What Makes an Iron Man?

Greetings from Reno,

I’m not sure about any of you, but where is the summer disappearing to?! Anyways, today’s blog was prompted by a rather brutal 4000 yard swim at 5:45 this morning, which got me thinking about pains and somehow that led me to finding a blueprint of Iron Man (probably because my half Ironman race is less than 5 weeks away; lots of pain involved in that).

In our business interactions, we deal with people who let us down, people who disappoint, and people who we just can’t stand. But we also bump into people who do remarkable things, people that make our lives better, and people who are just phenomenal at what they do. What do the “iron (wo)men” of business have in common with Ironman champions competing over 70.3 or 140.6 miles? Read on!

  1. They know their stuff – Only triathletes who have competed in many different events over a course of a few years will even consider doing a half or full Ironman. It takes experience and know how. It’s an art to be a successful triathlete. They’ve logged hundreds of hours in training, engaging in healthy eating, and scouring training guides to cram as much knowledge as humanly possible into their brains. The same goes for business workers. They take the time to become an expert in their area, research and network with similarly minded people, and are always looking for the “next best thing” to give them and their company a competitive edge (if only carbon wheels helped me be a better IT guy *sigh*).
  2. They do their homework – A triathlete will not go into a race without taking care of a few research items. They know what to expect from the bike course, have looked into race morning logistics (bring your own TP anyone?), and typically have some kind of rough plan in mind for their day at the races. A business person is not a good asset to a company without plans for the upcoming week, month, year, etc. What would be the point of busting your butt for today when you don’t know what the end goal is?
  3. They have courage – Champions have an unusual amount of courage. Whether it’s risk taking, pushing through an extra lap on the bike, or just blasting through a race with a body part injured. Businesses would never succeed without risk takers and people willing to take chances.
  4. They don’t quit… ever – 17 hours is a very, very long time to be engaged in a competition. The athletes who succeed are the ones who dig deep and suck up the pain while pressing onwards to the finish. A business cannot quit either, and a favorite example of mine is the discovery of the light bulb. Thomas Edison found 1000 ways to not make a light bulb before finally coming up the correct solution. Failing and not succeeding are two very different things and need to be considered as such.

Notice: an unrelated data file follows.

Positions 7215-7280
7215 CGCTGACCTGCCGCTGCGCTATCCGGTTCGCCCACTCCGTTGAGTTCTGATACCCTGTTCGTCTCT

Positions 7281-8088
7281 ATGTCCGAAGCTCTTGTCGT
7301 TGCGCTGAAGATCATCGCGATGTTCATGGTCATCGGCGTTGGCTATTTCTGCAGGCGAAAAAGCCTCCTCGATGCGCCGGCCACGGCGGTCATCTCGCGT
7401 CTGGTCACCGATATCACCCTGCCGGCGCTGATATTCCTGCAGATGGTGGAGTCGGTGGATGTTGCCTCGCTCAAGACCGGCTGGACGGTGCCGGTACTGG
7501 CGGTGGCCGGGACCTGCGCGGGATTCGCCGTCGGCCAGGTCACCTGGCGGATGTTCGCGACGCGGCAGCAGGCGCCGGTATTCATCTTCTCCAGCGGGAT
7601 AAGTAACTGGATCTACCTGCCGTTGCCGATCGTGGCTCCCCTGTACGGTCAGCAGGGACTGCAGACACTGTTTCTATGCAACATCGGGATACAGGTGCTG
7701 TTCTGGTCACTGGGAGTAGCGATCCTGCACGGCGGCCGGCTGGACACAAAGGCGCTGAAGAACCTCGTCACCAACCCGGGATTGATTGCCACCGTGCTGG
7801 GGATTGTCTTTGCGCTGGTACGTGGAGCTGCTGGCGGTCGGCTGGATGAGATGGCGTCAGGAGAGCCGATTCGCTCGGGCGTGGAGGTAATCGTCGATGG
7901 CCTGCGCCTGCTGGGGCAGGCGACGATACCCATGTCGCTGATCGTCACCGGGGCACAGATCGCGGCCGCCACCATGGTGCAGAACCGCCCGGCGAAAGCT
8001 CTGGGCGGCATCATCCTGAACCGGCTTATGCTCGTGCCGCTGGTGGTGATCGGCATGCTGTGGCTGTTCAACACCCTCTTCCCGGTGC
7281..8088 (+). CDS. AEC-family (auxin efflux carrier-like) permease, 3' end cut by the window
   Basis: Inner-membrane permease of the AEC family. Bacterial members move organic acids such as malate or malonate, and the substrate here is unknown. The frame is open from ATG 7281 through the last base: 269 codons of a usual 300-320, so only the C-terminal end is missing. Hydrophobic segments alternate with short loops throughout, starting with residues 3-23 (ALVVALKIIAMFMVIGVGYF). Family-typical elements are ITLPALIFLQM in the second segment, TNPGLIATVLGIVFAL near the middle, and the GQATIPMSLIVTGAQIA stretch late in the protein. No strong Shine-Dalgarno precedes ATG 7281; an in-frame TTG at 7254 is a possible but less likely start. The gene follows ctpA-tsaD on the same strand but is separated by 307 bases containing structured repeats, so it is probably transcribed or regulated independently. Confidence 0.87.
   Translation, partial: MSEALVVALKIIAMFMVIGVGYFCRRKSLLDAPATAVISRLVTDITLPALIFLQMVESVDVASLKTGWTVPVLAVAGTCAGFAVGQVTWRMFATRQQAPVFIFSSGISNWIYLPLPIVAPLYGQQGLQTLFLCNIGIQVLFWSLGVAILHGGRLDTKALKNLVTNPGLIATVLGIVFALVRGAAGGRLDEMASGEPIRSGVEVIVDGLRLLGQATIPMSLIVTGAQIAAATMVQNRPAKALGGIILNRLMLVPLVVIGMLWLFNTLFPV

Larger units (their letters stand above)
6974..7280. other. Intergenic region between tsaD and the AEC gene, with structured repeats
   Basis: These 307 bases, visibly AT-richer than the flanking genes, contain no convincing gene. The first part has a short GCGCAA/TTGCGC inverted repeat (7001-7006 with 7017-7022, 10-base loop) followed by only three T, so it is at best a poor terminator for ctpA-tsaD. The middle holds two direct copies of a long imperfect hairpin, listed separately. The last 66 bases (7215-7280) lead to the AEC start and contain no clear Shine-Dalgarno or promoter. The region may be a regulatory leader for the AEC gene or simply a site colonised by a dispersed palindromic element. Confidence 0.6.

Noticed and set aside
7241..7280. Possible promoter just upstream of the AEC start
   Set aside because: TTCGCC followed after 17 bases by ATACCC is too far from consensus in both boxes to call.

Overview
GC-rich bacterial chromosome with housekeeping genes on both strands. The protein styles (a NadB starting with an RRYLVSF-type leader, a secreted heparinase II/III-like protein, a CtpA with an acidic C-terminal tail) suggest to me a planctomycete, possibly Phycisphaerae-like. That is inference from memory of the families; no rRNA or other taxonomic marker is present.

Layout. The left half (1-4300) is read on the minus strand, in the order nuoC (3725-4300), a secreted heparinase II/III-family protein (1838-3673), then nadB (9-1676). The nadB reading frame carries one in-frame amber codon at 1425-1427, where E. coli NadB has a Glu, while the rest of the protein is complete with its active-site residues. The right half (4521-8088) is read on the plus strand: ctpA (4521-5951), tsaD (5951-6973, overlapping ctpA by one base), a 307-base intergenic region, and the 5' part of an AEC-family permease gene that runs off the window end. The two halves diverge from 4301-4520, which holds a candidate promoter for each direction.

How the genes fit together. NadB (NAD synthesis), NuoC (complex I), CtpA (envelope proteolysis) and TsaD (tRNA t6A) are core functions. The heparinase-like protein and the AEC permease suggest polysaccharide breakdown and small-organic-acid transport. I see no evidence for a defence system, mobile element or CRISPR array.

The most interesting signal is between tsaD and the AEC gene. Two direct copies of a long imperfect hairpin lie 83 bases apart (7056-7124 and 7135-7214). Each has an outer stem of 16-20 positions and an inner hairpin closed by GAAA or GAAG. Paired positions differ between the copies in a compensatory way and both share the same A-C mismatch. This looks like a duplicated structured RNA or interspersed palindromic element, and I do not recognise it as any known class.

What makes you an Iron Man?


Picture credit. Picture credit 2.


  1. “Failing and not succeeding are two very different things and need to be considered as such.”

    I have never heard that before. Teachers, and mentors, and everyone else have always used the old, “You try, you fail” dichotomy. But your observation is far more accurate. Because failing is giving up or giving in. There is no more doing in failure; there is no more attempting to succeed. And you don’t attempt to succeed again because you don’t believe that you can do more. And that lack of self-belief is not only when, but, to quote an old friend, “WHY you fail.”

      1. By hyper-linking to the old article, I feel you undermine your very profound observation. Because not succeeding is different from failing. Yes, it’s a matter of verbiage, but in this case, very important verbiage. And I don’t think you realize (yet) what you hit upon.

        Initial “Failure” Statement: “I’ll try.”

        Rebuttal: “Do or do not. There is no try.”

        Having the mindset of “I can’t” or “I’ll try” is automatically setting yourself up for failure – because you don’t actually believe in yourself and the ability you have to succeed.

        “I don’t believe it.”
        “That is why you fail.”

        That lack of self-belief is WHY there is failure. Having the mindset that “I didn’t succeed” is having the mindset that “I CAN do it. I just wasn’t able to.” Having the mindset of “I failed” is saying that “I have given up. I can’t do this.”

        Sometimes people make an initial failure statement so that they don’t set themselves up for disappointment. Understandable. There’s a difference between saying something and believing it. When people don’t actually believe that they can do something and they give into it, then they have set themselves up for failure. However, if they believe in themselves and their ability, they will never fail. They may just have a series of non-successes.

        Failure is a state of mind, not a fact. When someone fails, he chooses to fail. With someone who doesn’t succeed, he chooses not to fail. He chooses to succeed again. And he will choose to succeed again and again, believing in himself. And he will only fail when he gives up on his desire to succeed.

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